Susan Sontag occupied a role in 1960s culture that’s pretty much non-existent today: that of a public intellectual, as well-known for her appearances in the popular media as for her more philosophical output. She’s probably best remembered today for her many books and essays, which deliver insights on the contemporary world in gemlike prose, including Notes on ‘Camp,’ Against Interpretation, Styles of Radical Will, Illness as Metaphor, and Regarding the Pain of Others. She was also a political activist, novelist, playwright, and screenwriter and film director, making her debut in the latter roles with the 1969 Duet for Cannibals.
Sontag was a great admirer of Ingmar Bergman, and his influence is obvious in Duet for Cannibals, which was made in Sweden at the invitation of a Swedish studio. It’s very much in the arthouse tradition of the 1960s, and not just because of the subtitles and black-and-white cinematography—it’s also deliberately confusing, sometimes off-putting, in a way that some people can’t stand and others simply eat up. if you like straightforward stories, this is not your film, but if you like complications and cleverness and highly stylized dissections of power games, it may be just what you’re looking for.
As the film opens, Tomas (Gösta Eckman) is going to an interview for a position as a personal assistant to a famous leftist, Bauer (Lars Ekborg), who’s at least a legend in his own mind (Brecht once gave him a cigarette lighter!). Clearly, all is not well in the Bauer household—the great man eats like a pig, leaves the table to vomit, then returns as if nothing happened, while his wife Francesca (Adriana Asti) introduces herself by throwing a book through a window in her husband’s study. Your first instinct might be to run, but seldom does drama come from people acting on their common sense.
Of course Tomas takes the job, and before you know it, Bauer insists that he move into this mad household. Tomas once again agrees, despite the fact that he lives with a perfectly lovely (and apparently normal) young lady named Ingrid (Agneta Ekmanner). Then Ingrid moves in as well, creating a perfect dramatic stew of unstable personalities at close quarters, who bounce from one conflict to another as if the outside world did not exist.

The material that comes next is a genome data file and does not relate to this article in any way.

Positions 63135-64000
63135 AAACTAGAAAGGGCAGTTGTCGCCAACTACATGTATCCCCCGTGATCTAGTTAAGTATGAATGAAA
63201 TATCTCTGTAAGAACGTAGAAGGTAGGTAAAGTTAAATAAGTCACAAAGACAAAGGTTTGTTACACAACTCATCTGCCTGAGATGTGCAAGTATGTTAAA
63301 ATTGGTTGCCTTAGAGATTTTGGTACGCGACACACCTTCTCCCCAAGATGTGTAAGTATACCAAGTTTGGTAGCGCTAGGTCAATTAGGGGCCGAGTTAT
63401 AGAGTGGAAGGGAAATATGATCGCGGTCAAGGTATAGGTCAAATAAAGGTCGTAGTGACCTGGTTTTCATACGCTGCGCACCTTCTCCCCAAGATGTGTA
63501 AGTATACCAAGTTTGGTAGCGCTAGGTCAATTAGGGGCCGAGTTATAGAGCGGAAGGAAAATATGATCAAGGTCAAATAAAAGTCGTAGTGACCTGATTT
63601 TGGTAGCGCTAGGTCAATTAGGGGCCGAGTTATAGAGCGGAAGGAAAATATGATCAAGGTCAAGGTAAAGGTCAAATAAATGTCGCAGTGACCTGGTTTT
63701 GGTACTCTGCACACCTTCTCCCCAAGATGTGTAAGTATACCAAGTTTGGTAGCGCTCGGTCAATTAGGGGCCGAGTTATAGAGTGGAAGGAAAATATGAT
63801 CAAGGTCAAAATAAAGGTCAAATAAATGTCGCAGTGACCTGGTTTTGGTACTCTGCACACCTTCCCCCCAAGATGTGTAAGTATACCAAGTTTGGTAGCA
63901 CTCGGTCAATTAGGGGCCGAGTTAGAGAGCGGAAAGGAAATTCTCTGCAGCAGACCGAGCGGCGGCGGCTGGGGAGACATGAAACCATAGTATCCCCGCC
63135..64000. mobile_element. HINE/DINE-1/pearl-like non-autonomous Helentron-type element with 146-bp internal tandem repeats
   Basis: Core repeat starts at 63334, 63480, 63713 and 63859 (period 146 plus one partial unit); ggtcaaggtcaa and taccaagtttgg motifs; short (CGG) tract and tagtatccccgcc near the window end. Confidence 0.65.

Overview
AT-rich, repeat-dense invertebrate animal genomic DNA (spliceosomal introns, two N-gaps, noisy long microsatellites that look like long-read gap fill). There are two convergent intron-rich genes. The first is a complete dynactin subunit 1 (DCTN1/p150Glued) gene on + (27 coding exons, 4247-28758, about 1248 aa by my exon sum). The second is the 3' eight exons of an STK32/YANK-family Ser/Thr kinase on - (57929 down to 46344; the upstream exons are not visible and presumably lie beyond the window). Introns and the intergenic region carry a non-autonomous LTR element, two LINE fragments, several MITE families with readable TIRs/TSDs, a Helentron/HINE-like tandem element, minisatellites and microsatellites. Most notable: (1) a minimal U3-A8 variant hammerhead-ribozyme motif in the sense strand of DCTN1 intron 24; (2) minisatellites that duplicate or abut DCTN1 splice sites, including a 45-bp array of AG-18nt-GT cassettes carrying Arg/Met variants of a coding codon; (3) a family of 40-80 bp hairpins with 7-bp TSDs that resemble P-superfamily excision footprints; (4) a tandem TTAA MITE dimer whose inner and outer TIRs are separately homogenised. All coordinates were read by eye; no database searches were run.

The warring couples of Duet for Cannibals echo those of Edward Albee’s play Who’s Afraid of Virginia Woolf? which got its own black-and-white film treatment in 1966 courtesy of Mike Nichols. Duet for Cannibals is not nearly in that class (either the play or the film), but it’s interesting enough on its own terms, being part homage to the European art films that were so treasured by the bright young Americans of the 1960s, and part parody of those same films (and it’s not always clear which is which). It’s exactly the kind of film Jenny, Cary Milligan’s character in An Education, would have been attracted to, because it is so foreign and European and (apparently) sophisticated, and thus so exactly not like the life of a schoolgirl in a London suburb. So, If your inner adolescent includes a strain of cool-kid precocious Bohemianism, Duet for Cannibals may be just the thing to give you a break from your own four walls during this long pandemic lockdown. | Sarah Boslaugh
Duet for Cannibals is distributed on DVD, Blu-ray, and digitally by Kino-Lorber. I reviewed it from a screening link, but according to the Kino Lorber web site, the disc includes an audio commentary by Wayne Koestenbaum (exactly the guy whose take I would love to hear on this film) a booklet essay by Adam Nayman, and a 1969 interview with Agnès Varda and Susan Sontag.